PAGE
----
Incidence and clinical value of prolonged I-V interval in NICU infants after failing neonatal hearing screening
European Archives of Oto-Rhino-Laryngology , Volume 268 - Issue 4 p. 501- 505
Infants admitted to neonatal intensive care units (NICUs) have a higher incidence of perinatal complications and delayed maturational processes. Parameters of the auditory brainstem response (ABR) were analyzed to study the prevalence of delayed auditory maturation or neural pathology. The prevalence of prolonged I-V interval as a measure of delayed maturation and the correlation with ABR thresholds were investigated. All infants admitted to the NICU Sophia Children's Hospital between 2004 and 2009 who had been referred for ABR measurement after failing neonatal hearing screening with automated auditory brainstem response (AABR) were included. The ABR parameters were retrospectively analyzed. Between 2004 and 2009, 103 infants were included: 46 girls and 57 boys. In 58.3% (60 infants) of our population, the I-V interval was recordable in at least one ear at first diagnostic ABR measurement. In 4.9%, the I-V interval was severely prolonged. The median ABR threshold of infants with a normal or mildly prolonged I-V interval was 50 dB. The median ABR threshold of infants with a severely prolonged I-V interval was 30 dB. In conclusion, in case both peak I and V were measurable, we found only a limited (4.9%) incidence of severely prolonged I-V interval (≥0.8 ms) in this high-risk NICU population. A mild delay in maturation is a more probable explanation than major audiologic or neural pathology, as ABR thresholds were near normal in these infants.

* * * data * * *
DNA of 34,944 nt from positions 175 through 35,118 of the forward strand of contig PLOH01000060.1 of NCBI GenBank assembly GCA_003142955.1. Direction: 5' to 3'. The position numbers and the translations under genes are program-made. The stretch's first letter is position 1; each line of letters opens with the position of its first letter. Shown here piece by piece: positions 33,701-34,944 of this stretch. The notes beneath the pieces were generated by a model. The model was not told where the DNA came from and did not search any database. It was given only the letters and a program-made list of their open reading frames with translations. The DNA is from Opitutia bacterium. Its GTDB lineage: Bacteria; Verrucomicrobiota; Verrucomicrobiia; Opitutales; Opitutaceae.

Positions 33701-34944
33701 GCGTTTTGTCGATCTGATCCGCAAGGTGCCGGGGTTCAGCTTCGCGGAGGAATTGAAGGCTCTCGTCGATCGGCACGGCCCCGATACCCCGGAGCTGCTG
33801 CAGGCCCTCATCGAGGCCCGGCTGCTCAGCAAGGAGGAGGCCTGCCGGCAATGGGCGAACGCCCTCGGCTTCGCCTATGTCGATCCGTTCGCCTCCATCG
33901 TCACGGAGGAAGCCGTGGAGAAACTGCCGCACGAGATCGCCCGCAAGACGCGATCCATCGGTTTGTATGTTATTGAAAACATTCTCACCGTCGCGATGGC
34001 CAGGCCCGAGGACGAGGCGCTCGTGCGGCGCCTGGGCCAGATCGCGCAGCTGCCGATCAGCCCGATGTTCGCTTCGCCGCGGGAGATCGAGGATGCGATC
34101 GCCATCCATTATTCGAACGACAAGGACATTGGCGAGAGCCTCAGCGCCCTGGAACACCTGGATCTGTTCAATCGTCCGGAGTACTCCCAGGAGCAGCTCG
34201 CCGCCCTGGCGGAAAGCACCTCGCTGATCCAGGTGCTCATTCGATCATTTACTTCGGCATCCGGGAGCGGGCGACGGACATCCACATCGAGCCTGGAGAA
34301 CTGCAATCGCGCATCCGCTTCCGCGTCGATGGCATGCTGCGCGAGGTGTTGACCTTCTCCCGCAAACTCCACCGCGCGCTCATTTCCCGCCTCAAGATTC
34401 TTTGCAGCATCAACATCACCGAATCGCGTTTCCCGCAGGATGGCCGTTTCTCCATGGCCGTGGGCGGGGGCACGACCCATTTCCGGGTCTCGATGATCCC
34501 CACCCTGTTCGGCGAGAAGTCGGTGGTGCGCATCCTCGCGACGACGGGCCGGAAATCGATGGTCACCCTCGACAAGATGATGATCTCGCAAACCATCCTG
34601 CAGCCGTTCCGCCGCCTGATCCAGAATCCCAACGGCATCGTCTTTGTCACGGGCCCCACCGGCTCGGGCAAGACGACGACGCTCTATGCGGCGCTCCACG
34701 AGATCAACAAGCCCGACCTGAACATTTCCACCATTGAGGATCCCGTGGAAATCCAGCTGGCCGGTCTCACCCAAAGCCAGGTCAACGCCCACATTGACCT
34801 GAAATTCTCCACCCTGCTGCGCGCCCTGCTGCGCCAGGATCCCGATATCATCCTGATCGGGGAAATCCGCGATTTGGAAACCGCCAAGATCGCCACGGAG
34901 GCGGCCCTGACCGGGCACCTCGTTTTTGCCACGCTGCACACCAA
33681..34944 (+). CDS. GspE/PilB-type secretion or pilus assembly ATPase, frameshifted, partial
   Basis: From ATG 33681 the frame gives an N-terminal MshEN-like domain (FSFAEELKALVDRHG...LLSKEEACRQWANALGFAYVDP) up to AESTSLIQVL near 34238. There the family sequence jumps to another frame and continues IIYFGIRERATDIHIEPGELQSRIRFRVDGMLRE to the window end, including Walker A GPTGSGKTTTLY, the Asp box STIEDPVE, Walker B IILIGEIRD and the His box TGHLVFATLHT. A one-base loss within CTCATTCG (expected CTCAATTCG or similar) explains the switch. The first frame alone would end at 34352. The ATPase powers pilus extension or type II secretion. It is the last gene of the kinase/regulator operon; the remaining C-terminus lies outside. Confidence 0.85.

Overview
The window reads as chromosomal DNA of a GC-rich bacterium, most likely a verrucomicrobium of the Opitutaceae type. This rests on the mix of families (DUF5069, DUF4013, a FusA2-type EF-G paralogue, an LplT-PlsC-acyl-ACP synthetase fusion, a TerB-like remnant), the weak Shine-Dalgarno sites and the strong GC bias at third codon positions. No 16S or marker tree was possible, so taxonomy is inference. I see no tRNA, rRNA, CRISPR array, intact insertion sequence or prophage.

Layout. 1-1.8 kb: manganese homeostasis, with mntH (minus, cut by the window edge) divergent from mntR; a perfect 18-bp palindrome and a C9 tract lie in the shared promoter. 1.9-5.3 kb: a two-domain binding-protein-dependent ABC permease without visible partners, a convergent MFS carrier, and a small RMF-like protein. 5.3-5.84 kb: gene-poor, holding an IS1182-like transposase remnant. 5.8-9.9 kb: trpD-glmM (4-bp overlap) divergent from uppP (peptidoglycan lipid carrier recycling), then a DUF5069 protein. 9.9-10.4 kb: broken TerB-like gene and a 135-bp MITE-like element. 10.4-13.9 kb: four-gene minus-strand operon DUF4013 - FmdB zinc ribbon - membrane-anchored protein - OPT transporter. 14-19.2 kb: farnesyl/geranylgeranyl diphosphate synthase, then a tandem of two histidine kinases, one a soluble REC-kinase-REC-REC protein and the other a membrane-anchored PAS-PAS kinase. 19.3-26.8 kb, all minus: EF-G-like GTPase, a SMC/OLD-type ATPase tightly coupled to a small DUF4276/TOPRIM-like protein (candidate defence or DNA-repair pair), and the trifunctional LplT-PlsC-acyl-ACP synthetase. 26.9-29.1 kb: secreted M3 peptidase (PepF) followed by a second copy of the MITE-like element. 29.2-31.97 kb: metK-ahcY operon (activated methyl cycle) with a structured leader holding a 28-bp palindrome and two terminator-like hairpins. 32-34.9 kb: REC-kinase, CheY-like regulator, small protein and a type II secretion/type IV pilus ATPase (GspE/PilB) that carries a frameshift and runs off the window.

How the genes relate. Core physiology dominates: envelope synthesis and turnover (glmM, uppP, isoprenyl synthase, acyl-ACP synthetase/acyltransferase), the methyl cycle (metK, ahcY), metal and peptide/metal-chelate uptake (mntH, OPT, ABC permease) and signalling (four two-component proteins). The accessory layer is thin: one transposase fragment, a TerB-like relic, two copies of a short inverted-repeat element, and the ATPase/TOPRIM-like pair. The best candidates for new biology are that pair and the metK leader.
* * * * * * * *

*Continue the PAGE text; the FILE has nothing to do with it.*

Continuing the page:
|Auditory brainstem response, Auditory maturation, Infants, NICU|
|European Archives of Oto-Rhino-Laryngology|
|Article in press - dd November 2010|
|Organisation||Erasmus MC: University Medical Center Rotterdam|
Coenraad, S, Hoeve, L.J, & Goedegebure, A. (2011). Incidence and clinical value of prolonged I-V interval in NICU infants after failing neonatal hearing screening. European Archives of Oto-Rhino-Laryngology, 268(4), 501–505. doi:10.1007/s00405-010-1415-8